Essential Hungarian inventions: the noiseless match
He never talked about his revolutionary activities; he avoided journalists, he only let his photo taken once – making it possible for us to know what his face looked like. It is János Irinyi, the inventor of the non-explosive and noiseless match.
János Irinyi was a Hungarian inventor and chemist, born on the 17th of May in 1817 in Albis, Erdély. Many people believe he was the inventor of the match. It is not true, but he did invent the non-explosive, noiseless match, indeed.
Irinyi came from a Calvinist noble family. His father, János Irinyi was an agronomist. He studied in Debrecen, Hungary, but he received most is his education regarding chemistry in the Politechnikum in Vienna. Pál Meisser, one of Irinyi’s teacher, conducted an unsuccessful experience,
which made János Irinyi think, and eventually find out the solution for the noiseless and non-explosive match.
Having researched for a long time, he took out a patent for the noiseless and non-explosive match in 1836. He achieved the final result by mixing the phosphorus with lead dioxide instead of the potassium chlorate used previously.
Irinyi needed money for his studies abroad, so he decided to sell his invention. Eventually, he acquainted himself with a match manufacturer, called István Rómen, who was also one of the pioneers of general and special chemistry in Hungary. Despite the age difference, they became close friends. Irinyi even assumed to teach Rómer’s daughter Hungarian.
The actual price Rómer paid for Irinyi’s patent has not been recorded.
Some sources mention 60 forints, some know about 80, but the memoir of one of Irinyi’s fellow university students states 7000 forints.
The case was somewhat controversial since Rómer became wealthy from this purchase later on. At the same time, Irinyi must not have come off badly, since he was able to finance his studies at the University of Berlin and in the Agricultural Academy of Hohenheim.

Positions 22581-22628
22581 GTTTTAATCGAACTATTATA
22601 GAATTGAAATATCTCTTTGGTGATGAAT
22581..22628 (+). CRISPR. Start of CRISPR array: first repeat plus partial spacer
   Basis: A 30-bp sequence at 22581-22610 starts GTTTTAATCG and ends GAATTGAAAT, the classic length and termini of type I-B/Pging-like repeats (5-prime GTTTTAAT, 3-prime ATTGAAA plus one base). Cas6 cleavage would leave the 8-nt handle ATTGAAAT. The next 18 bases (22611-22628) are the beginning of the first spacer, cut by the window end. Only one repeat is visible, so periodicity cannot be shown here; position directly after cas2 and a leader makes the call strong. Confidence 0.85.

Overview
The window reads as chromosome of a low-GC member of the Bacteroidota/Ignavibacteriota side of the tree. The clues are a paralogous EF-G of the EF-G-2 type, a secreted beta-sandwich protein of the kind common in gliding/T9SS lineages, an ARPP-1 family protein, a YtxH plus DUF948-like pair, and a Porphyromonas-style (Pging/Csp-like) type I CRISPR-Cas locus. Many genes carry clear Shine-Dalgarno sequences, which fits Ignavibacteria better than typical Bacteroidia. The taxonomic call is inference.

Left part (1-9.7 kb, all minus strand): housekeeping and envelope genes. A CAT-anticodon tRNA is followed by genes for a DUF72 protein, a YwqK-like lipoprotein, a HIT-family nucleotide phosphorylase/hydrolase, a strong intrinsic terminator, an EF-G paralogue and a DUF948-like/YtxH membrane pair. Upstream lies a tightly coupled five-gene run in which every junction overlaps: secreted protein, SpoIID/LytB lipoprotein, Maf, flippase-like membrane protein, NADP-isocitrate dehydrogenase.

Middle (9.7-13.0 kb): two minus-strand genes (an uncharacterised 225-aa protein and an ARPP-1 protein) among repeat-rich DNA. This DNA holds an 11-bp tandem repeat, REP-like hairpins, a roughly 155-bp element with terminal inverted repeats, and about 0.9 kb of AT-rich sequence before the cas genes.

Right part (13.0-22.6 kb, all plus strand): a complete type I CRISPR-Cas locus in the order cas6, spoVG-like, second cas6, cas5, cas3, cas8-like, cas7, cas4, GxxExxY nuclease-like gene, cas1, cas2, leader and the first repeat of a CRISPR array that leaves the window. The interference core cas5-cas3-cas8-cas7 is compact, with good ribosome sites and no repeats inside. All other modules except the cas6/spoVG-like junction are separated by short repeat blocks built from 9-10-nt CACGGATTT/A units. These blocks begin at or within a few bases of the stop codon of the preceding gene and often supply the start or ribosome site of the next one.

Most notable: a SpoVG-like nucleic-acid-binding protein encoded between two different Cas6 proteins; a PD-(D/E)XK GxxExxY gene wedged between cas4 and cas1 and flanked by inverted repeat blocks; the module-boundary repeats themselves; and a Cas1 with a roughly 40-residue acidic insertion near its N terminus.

In 1838 in Berlin he wrote a book on chemistry theory focussing especially on acids. He was the first one suggesting repairing Hungarian saline-sodic soils with gypsum. He was also the founder of the first Hungarian match factory in 1939.
He played a remarkable political role in the Hungarian Revolution of 1848.
Lajos Kossuth entrusted him with the controlling of the production of gunpowder and gun-founding. He was a major in the gunpowder factory of Nagyvárad. After the fall of the Revolution, he was imprisoned.
When he was released from prison, he refrained from the political stage and lived for his scientific work. In the common knowledge, only his work related to the match is known, but we must not forget that he was one of the first Hungarians to spread the new approach to chemistry and he had an essential role in shaping the technical language of chemistry.
As the legend states, he formulated and sent to Pest the famous 12 points, a list of demands written by the leaders of the Hungarian Revolution of 1848.
He went bankrupt because of his agricultural experiments. He had to take a job as an accountant.
He died on the 17th of December in 1895 in Vértes. Many secondary schools in Hungary bear his name.
Featured Image: Wikicommons by Przykuta